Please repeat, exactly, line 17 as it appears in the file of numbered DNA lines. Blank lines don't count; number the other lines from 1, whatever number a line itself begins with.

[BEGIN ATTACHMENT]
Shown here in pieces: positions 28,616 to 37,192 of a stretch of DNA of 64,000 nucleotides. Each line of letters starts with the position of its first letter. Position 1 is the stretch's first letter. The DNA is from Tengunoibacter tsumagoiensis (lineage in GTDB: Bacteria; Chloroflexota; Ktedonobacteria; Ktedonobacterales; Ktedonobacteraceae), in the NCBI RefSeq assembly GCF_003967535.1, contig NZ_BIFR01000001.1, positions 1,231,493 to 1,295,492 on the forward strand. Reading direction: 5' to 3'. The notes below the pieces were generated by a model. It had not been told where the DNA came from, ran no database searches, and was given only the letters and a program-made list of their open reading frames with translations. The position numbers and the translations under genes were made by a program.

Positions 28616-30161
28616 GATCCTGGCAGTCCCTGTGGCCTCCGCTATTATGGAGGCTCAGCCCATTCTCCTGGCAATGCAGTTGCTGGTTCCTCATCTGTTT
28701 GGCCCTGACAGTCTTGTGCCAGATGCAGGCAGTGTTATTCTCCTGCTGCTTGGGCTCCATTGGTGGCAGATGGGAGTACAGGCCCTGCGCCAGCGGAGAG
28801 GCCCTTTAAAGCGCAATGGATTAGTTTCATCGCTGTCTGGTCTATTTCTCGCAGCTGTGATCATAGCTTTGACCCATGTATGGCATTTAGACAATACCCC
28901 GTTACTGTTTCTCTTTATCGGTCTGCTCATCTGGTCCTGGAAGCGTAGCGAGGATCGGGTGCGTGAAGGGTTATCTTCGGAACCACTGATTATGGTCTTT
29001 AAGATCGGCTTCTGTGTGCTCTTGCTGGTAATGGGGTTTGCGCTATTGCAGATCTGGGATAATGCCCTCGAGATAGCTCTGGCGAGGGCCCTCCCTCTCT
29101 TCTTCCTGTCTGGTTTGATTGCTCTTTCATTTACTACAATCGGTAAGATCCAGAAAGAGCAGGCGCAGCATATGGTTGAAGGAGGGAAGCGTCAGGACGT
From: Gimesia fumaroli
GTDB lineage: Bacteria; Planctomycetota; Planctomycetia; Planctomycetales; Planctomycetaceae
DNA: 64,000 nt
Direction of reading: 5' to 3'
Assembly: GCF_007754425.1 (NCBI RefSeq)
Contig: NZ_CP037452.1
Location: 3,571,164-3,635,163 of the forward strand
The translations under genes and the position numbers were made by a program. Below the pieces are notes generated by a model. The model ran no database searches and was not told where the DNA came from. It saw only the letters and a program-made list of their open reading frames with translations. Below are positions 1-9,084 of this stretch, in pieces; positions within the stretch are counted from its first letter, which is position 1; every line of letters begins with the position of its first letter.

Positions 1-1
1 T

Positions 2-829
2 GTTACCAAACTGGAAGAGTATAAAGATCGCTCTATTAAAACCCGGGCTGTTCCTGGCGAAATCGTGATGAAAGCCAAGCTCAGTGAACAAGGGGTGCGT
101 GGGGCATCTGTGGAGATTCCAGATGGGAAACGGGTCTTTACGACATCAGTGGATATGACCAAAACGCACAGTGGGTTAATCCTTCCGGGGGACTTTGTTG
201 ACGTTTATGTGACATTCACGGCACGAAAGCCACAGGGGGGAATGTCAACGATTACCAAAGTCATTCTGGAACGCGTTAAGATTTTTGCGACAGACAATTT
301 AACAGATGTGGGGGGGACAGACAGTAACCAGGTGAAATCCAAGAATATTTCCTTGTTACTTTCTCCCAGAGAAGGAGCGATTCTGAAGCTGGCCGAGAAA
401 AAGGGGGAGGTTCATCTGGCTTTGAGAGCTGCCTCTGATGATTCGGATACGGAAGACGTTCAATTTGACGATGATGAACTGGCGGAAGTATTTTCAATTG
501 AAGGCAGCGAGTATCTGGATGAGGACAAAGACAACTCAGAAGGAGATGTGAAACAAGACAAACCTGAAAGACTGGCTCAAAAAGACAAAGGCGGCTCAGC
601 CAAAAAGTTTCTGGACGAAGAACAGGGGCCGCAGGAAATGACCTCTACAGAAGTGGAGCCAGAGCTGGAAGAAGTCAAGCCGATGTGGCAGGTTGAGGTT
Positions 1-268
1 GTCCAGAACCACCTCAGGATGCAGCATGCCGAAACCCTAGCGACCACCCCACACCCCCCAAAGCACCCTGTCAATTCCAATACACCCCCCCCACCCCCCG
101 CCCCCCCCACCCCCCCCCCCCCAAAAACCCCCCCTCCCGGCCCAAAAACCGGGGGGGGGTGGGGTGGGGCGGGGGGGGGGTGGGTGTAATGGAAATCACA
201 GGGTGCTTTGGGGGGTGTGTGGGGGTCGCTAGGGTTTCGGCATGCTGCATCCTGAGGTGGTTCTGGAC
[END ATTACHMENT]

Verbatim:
Positions 1-1